Brown Besier, DAFWA, Albany (firstname.lastname@example.org )
The worm year has well and truly commenced in WA, with variable amounts of green feed on most properties for a few weeks, and the winter frontal rainfall pattern having started.
Depending on the extent of green cover, worm development will be either starting now or will be well under way. Where there has been a good cover of green pasture for some time, there is the potential for earlier worm problems than in most years. This is especially likely if summer drenches were not fully effective, and some worms “leaked” through summer because not all were killed.
It is strongly recommended worm egg counts be checked in weaners and hoggets in the next 3-4 weeks, as invisible burdens may be reducing growth rates, and also setting pastures up for winter worm problems.
For ewes due to lamb in the next month or so, there should be no need for a pre-lambing drench if the recommended autumn drench was given with an effective drench type. However, if no autumn drench was given, or there is a query over how effective it may have been, worm egg counts should be taken so treatment can be given before lambing starts, if needed. An absolute maximum of 200 eggs per gram should be allowed at this time, ideally under 100 eggs per gram.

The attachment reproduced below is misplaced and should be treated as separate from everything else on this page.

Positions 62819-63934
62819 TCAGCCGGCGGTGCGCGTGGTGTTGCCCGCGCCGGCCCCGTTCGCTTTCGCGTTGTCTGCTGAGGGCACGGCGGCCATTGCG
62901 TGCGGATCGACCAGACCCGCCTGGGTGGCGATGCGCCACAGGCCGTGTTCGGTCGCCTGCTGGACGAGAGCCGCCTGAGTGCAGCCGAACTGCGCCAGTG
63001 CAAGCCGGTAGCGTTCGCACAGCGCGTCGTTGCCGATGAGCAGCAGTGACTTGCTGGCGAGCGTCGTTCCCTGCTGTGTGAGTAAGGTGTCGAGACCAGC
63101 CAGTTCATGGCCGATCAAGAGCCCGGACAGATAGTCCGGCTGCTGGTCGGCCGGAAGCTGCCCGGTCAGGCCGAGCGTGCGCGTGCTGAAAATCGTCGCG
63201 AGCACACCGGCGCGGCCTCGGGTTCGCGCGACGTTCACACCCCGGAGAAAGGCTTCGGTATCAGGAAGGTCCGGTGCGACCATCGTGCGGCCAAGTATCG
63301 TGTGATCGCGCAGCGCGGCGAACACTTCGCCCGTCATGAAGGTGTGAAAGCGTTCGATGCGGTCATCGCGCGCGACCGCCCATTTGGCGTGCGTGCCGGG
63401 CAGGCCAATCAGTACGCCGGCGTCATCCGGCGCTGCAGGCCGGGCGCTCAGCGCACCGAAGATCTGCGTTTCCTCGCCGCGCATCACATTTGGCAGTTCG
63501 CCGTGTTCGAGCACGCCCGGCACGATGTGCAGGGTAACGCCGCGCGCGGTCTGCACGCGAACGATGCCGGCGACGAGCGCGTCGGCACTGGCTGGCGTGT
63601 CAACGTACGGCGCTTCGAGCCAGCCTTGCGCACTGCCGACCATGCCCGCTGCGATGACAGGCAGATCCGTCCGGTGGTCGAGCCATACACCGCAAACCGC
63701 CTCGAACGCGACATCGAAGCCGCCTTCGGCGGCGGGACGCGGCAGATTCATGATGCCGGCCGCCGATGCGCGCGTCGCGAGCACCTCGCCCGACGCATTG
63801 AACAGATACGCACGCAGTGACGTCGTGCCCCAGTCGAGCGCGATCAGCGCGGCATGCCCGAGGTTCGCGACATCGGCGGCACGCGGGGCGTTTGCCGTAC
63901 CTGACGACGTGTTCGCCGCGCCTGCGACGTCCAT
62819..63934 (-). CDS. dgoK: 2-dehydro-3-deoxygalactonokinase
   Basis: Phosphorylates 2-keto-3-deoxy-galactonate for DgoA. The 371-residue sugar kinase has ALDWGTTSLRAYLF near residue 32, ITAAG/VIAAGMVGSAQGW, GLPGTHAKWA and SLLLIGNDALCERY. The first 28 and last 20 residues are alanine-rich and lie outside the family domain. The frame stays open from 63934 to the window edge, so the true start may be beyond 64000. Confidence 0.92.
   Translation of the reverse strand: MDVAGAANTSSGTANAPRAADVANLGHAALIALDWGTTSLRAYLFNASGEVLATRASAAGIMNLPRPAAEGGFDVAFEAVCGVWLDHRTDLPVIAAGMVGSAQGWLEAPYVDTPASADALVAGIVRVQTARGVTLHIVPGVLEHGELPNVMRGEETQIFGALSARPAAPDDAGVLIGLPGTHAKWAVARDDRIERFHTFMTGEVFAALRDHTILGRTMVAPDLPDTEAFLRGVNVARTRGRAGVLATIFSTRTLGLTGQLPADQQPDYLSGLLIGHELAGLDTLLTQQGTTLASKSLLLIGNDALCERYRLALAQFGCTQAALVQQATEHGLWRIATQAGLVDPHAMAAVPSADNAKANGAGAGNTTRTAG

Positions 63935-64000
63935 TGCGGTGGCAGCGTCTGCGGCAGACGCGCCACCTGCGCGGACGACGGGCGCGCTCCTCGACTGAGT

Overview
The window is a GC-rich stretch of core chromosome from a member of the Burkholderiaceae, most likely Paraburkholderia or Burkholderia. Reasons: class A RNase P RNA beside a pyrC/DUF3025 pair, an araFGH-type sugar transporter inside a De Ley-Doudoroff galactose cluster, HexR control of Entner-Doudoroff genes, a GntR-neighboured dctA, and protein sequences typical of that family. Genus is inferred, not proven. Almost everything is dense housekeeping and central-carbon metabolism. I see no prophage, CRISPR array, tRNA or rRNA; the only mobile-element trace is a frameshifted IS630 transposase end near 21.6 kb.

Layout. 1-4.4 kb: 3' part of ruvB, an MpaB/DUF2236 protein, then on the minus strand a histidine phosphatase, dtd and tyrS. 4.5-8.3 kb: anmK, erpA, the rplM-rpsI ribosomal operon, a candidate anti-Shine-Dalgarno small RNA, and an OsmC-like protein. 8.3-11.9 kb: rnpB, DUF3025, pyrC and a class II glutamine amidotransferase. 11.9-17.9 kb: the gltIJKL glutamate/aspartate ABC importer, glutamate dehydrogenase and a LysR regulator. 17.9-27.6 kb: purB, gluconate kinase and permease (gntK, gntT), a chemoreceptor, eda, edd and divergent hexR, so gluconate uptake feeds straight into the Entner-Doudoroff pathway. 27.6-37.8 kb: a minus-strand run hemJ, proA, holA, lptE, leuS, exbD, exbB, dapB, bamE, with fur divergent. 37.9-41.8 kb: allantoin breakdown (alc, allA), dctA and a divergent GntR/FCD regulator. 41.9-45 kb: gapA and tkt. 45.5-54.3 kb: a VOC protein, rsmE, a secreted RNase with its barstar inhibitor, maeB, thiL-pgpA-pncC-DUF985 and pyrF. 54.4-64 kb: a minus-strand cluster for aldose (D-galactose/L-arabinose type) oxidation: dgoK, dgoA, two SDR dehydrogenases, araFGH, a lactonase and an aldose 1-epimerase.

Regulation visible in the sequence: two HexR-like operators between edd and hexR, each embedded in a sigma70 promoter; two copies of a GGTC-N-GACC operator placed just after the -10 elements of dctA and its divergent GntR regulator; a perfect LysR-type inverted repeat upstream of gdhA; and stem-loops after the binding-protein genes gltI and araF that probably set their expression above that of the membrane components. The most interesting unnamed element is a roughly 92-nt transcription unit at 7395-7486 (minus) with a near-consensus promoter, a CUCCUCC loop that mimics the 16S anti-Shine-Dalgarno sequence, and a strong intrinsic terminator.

A Barbers Pole worm warning: the early pasture growth in coastal areas has increased the risk of this unwelcome visitor. The main concern is in ewes due to lamb in June: if no drench was given say less than 6 weeks before lambing, worm egg counts should be taken. If there is a high Barbers Pole level, the long-acting drench closantel may be advised, to give peace of mind against disease outbreaks while the ewes are lambing.